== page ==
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market spotlight | monthly review

Monthly Review

Despite a generally sluggish economy, some mundane corporate earnings reports, the Greek debt crisis, and China’s stock market upheaval, the stock markets posted moderate gains, for the most part. The biggest gainer for the month was the Nasdaq, up 141 points to 5128, followed by the S&P 500, which ended the month higher by almost 2%. The apparent prevention of a major economic meltdown in Greece may have prompted foreign investors to start buying as the Global Dow finished the month up over 1%. As to the major U.S. stock market indexes, only the Dow remains in negative territory for the year, down 0.75%, with the remaining indexes in the black for the year.


Market/Index 2014
As of
DJIA 17823.07 17619.51 17689.86 0.40% -0.75%
NASDAQ 4736.05 4986.87 5128.28 2.84% 8.28%
S&P 500 2058.90 2063.11 2103.84 1.97% 2.18%
Russell 2000 1204.70 1253.95 1238.68 -1.22% 2.82%
Global Dow 2501.66 2513.38 2543.35 1.27% 1.67%
Fed. Funds .25% .25% 0% 0% 0%
10-year Treasuries 2.17% 2.35% 2.18 bps -17 bps 1 bps

Chart reflects price changes, not total return. Because it does not include dividends or splits, it should not be used to benchmark performance of specific investments.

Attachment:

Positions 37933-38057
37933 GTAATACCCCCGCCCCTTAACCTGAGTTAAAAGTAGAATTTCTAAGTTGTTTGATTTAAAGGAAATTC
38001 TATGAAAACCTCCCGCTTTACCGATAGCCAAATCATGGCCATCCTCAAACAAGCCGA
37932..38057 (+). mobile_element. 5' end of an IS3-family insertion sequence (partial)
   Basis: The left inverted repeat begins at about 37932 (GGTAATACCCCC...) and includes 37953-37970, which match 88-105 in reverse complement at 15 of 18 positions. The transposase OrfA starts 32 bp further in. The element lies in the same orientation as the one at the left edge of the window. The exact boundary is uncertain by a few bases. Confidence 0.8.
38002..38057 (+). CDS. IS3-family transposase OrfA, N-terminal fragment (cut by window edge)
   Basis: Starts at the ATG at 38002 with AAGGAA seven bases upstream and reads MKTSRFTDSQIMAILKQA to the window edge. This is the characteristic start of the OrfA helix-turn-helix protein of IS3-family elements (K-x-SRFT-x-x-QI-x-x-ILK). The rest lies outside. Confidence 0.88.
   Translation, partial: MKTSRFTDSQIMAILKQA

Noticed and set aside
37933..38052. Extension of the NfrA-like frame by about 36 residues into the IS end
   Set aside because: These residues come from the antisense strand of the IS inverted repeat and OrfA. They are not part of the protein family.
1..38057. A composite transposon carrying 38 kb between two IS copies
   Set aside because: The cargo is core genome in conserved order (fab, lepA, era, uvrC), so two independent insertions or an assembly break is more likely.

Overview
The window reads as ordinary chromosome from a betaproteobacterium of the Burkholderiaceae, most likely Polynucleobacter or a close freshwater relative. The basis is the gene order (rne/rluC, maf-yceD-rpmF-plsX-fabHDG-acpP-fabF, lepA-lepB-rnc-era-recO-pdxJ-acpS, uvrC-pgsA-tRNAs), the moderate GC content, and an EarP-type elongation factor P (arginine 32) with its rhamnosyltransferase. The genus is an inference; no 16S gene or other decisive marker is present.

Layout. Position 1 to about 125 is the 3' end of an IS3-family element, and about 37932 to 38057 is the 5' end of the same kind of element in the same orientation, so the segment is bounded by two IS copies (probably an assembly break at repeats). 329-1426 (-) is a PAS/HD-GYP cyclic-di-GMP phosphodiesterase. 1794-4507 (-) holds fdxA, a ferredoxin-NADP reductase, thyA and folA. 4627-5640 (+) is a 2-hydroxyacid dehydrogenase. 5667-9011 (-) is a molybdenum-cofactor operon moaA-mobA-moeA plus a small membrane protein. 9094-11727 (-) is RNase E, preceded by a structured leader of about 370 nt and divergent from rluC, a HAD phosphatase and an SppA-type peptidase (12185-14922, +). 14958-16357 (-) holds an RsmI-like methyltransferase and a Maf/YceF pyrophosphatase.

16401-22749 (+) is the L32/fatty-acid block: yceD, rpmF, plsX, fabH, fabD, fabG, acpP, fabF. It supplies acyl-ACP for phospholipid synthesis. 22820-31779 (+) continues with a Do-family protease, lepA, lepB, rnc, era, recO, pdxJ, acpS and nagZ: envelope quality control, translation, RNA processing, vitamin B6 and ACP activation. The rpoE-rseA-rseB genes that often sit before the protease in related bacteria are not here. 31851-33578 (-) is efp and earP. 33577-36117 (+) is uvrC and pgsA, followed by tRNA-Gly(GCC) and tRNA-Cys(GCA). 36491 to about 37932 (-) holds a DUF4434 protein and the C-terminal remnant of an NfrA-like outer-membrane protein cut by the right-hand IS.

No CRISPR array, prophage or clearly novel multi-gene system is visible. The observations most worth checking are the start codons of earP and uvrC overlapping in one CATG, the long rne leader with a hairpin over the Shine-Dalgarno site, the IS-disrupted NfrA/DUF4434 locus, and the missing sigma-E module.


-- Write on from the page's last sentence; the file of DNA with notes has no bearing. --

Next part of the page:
The Month In Review

  • It’s hard to quantify the impact Greece’s debt crisis had on the stock market in the United States and around the globe, but it certainly had some influence. The month started with Greece effectively closing its banks and stock market, followed by a national referendum vote against austerity measures proposed by Greece’s major creditors as a condition for further bailout loans. With the prospects of Greece leaving the eurozone seemingly inevitable, last-minute negotiations between Greece’s Prime Minister, Alexis Tsipras, and eurozone leaders led to an agreement in principal for more bailout funds. In response, the country passed austerity measures that appear to be stricter than those originally proposed but rejected by Greece earlier in the month. Nevertheless, formal negotiations on the terms of a bailout agreement between Greece and its primary creditors continue to take place heading into August.
  • July also saw the Chinese stock market continue a period of dramatic volatility. Following several weeks of major losses, the Chinese government intervened in an attempt to halt massive sell-offs and stabilize the market. Still, as the month came to an end, China’s stocks continued to suffer major losses, with the Shanghai Composite Index falling over 20% since its June peak.